Air Miles & Aeroplan Create Loyalty OligopolyPrevious Article
Who Pays for Loyalty?Next Article

Independent and unbiased insight on customer loyalty and data-driven marketing

Sometimes Even The Best Customer Service Comes Up Short

Line Spacing+- AFont Size+- Print This Article
Related Articles

It’s probably no surprise that the great brands are able to combine excellent products with a superior level of customer service. After all, it’s this magic combination that makes them great brands in the first place.

Go to an Apple store to purchase their (in my opinion) superior products, and you get service from friendly, helpful sales reps who truly know and love their stuff. I’m also a big fan of Credo cell phone service. Not only does part of my bill go towards support of worthwhile social causes, every time I talk to customer service I find their reps are some of the nicest people in the world.

Then, there are certain products or services we use and like in spite of their customer service. Like the cool hotel on the beach, with the nice rooms and fantastic ocean views, but the less than accommodating staff. Or the pizza joint with the best pies in town and the never-on-time delivery.

But what about the opposite scenario? Can great customer service overcome a product or service that is deficient in some way to the competition?

Regular readers of Loyalty Truth already know where I’m going with this: right to my television set and Comcast. On these very Web pages, I recently wrote about my efforts to get my hands on a digital converter box from Comcast in order to receive a couple of channels that had dropped off my set.

You see, back in April, I was informed that I needed to pick up a digital converter to continue receiving MSNBC and AMC. But after going to my local office, I was told, “we’re out of them, come back in January”. A 9-month wait. After checking back in September, I received several conflicting responses, and after a lot of back-and-forth, I was led me to believe a converter would be sent to me in two weeks.

Fast forward to September 26th: two days after my last Comcast blog entry was posted, I received an online reply from ComcastMark of Comcast National Customer Operations. After answering a few questions, I was turned over to ComcastMike (or was it ComcastRich?) who e-mailed me with a few more questions. He, in turn, had a Comcast customer service rep named Cynthia call me.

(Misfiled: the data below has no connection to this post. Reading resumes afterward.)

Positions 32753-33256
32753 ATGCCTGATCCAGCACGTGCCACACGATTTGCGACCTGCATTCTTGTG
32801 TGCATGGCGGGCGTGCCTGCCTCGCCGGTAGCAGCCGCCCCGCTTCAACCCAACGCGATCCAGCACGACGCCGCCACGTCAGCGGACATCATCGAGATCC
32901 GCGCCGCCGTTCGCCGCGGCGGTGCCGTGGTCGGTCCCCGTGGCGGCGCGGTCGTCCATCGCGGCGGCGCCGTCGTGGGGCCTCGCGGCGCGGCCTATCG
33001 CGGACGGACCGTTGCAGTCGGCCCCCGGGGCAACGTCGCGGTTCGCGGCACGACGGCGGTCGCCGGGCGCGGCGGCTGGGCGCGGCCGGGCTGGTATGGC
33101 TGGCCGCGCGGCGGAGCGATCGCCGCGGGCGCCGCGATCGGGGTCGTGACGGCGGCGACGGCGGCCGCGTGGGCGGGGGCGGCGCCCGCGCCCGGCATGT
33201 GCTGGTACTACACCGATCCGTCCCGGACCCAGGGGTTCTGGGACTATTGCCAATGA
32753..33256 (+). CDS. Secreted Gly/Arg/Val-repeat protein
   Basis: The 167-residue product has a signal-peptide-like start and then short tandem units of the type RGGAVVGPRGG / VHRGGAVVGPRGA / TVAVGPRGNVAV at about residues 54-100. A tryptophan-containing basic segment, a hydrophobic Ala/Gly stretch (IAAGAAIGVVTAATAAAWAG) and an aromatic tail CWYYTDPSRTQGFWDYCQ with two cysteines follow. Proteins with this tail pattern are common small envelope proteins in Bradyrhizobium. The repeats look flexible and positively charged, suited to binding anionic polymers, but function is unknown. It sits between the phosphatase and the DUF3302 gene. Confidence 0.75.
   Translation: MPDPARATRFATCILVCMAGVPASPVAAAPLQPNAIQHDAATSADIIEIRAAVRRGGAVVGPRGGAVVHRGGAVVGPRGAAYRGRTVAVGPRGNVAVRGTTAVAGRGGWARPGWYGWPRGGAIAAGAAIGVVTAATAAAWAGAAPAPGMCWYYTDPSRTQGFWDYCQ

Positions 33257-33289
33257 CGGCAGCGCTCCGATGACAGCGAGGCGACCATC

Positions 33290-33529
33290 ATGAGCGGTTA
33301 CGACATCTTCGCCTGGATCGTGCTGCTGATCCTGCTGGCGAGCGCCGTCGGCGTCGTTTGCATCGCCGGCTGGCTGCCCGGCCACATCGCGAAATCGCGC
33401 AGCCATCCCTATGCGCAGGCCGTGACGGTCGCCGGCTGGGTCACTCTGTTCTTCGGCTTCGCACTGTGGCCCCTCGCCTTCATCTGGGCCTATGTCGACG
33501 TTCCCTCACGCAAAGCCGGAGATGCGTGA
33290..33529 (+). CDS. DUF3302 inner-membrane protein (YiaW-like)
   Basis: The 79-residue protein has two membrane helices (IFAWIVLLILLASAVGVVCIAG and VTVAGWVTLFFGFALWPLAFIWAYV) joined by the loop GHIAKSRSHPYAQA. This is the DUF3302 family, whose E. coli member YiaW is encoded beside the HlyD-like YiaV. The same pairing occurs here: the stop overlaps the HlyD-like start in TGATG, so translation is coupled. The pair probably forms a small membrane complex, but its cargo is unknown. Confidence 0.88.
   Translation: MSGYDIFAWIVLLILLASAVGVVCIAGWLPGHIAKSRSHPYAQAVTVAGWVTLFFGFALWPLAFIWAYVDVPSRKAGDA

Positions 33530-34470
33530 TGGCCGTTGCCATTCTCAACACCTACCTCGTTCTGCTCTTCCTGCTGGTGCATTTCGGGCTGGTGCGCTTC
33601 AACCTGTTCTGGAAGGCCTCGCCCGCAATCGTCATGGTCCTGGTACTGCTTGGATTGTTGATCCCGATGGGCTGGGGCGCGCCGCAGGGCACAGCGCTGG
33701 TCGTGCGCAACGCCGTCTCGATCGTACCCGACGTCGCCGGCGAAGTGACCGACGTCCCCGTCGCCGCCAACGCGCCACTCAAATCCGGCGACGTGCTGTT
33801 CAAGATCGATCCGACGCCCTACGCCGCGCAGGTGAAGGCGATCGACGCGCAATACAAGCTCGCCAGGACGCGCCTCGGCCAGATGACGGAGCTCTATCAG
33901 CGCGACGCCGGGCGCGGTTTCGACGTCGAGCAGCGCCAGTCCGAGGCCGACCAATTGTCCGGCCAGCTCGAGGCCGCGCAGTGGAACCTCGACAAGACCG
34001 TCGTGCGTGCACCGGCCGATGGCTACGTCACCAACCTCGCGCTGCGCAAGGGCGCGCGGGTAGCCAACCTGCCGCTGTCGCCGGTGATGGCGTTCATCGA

I wish I could tell you the story had a happy ending, that Cynthia stopped by in a Comcast van to hand-deliver the converter box to me, and I was now writing this from my bedroom office, Countdown with Keith Olbermann playing in the background. But no such luck.

You see, instead of bringing me good news, ComcastCynthia reverted back to the original story. She told me there was in fact a 9-month wait for the digital converters, due to a delay by supplier Scientific Atlanta. She would call me as soon as they came in, probably in January.

To me, a 9-month wait to get the converter box means that someone in the offices of Comcast had really dropped the ball.  A 9-month wait means these devices must be in demand. Yikes, can’t Comcast put a little pressure on Scientific Atlanta to ramp up production? After all, in my town, a place where Comcast had a monopoly for many years, their share of market has dropped below 50%. Surely, there had to be a quicker way, Comcast. You’re bleeding customers!

It got me thinking about a recent post by Chris Brogan who pointed out that when a customer service rep tweets “some kind of comforting or informational note to someone who’s having a problem in real time, this information doesn’t exactly travel (easily) through the rest of the system to the people most likely to be directly in front of that person.” Or, in my case, to Cynthia, my designated Comcast rep.

Yet, I don’t really blame ComcastMark or ComcastMike or even ComcastCynthia. Sure, I was passed down the line once, twice, but that’s okay, as they all got back to me in a prompt and courteous manner. Cynthia also gave me the straight story, contrary to my previous encounter with a Comcast rep who said I’d have the converter mailed to me in a couple of weeks.

But despite their best efforts, I’m still in the same place I was back in April, before the Comcast National Customer Operations crew got involved—in essence, waiting 9 months for a part. (Which makes me glad I didn’t lease my car from Comcast.)

It just goes to show you that all the great customer service people in the world often don’t translate into happy, loyal customers—unless you have an organization behind them that gives them the tools, and great products and services, to back them up.

Tom Rapsas is an independent Creative Director/Writer/Strategist. He can be reached at and via Twitter @tomrapsas.



Loyalty Truth Reboot – what does the future hold?

Loyalty Truth Reboot – what does the future hold?

It has been a while since I have posted here on a regular basis. I wanted to share an update with you and reconnect with a fresh perspective. The original inspiration: I [...]

Become a Loyalty Truth Insider!

Want to get connected with some of the best minds in customer loyalty? As an “Insider”, you’ll benefit from powerful information framed with a practitioner’s perspective. You can expect a bi-monthly summary of some of our most compelling posts and sharp reads from other sources, combined around a theme to provide insights on trends and hot topics in the market.
  • This field is for validation purposes and should be left unchanged.

Event Calendar for Loyalty Marketers